Hit ‘em where it hurts, so long as it doesn’t hurt ‘em for long
One of the fondest memories for Alabama football fans — the ones who grew up in the 1980s, anyway — was the Tide’s 1986 game vs. Notre Dame.
To set the stage, Alabama, to that point, had never beaten Notre Dame, on the field or off. More than that, the losses to the Irish — deified by a fawning national press — always came in painful fashion. And even worse, Notre Dame had twice stolen national championships Alabama believed it should have owned (1966 and 1977).
So Bama fans wanted that game badly. And the Tide would win the game, 28-10, in front of an apoplectic crowd at Birmingham’s Legion Field.
The game, in retrospect, however, is symbolized by one play: When Notre Dame’s record setting quarterback Steve Beuerlein, on his first pass attempt, was crushed by Alabama linebacker Cornelius Bennett. The force of the hit — both the initial contact and the impact with the rock-solid turf at Legion — knocked Beuerlein out completely.
Now an announcer for CBS, Beuerlein — who actually returned to the game even though he was concussed and threw a touchdown pass in the second quarter — says he’s still hearing about the play from longtime Alabama fans.
And I bring this up only for this reason: Being a football fan, ultimately, requires a person to make an uneasy truce with sanctioned brutality. After all, Bennett and Beuerlein are now immortalized through video, legend and art by Daniel A. Moore, for that play. The play is part of the pregame video before Alabama home games, and Tide fans often wait for it so they can yell, “BOOM!” when it runs across the screen.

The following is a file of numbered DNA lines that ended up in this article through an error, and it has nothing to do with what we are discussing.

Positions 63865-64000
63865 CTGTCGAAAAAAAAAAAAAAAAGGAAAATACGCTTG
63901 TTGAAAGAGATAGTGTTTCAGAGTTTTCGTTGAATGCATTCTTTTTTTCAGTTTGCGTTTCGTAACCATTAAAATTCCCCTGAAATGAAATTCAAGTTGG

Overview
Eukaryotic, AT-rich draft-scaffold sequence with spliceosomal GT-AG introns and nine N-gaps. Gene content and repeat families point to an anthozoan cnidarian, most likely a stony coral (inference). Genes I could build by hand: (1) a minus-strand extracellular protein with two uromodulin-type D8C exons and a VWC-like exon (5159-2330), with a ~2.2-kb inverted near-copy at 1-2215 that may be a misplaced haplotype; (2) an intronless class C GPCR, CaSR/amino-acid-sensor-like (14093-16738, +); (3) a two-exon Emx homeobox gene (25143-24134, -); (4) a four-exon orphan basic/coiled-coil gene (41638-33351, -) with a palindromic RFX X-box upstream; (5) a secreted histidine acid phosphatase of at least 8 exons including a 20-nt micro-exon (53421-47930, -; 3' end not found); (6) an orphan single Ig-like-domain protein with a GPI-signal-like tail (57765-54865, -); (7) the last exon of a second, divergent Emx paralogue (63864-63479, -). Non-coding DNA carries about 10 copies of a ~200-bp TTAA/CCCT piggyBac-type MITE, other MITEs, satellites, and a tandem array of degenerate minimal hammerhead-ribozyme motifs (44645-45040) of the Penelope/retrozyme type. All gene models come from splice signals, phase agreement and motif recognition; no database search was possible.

We cheer for these things because we want our boys to play with reckless abandon, sacrificing their own health and putting others at risk for the sake of our pride. We say we don’t want them to hurt their opposing numbers “intentionally,” but then again … we do want them to hit, and hit hard.
As a child, I remember watching games with my parents, and someone for the opposition would go down with an injury.
“I hope he’s OK,” one of them would say. “Tomorrow, I mean.”
So then, maybe it’s not a huge surprise when someone unearths the “shocking” news that a professional football team was offering its players “bounties” to knock members of the opposing color out of the game. Not to hurt them permanently, you know. As long as they’re OK tomorrow.
Thursday, March 15, 2012
a newspaper column about football injuries
Not sure if I made the point I was trying to get at in this week's column for the St. Clair Times. If you'd like another (much more coarse and direct) point of view, you can read Drew Magary's screed on the subject from earlier this month. As always, feel free to disagree with me here or on Twitter.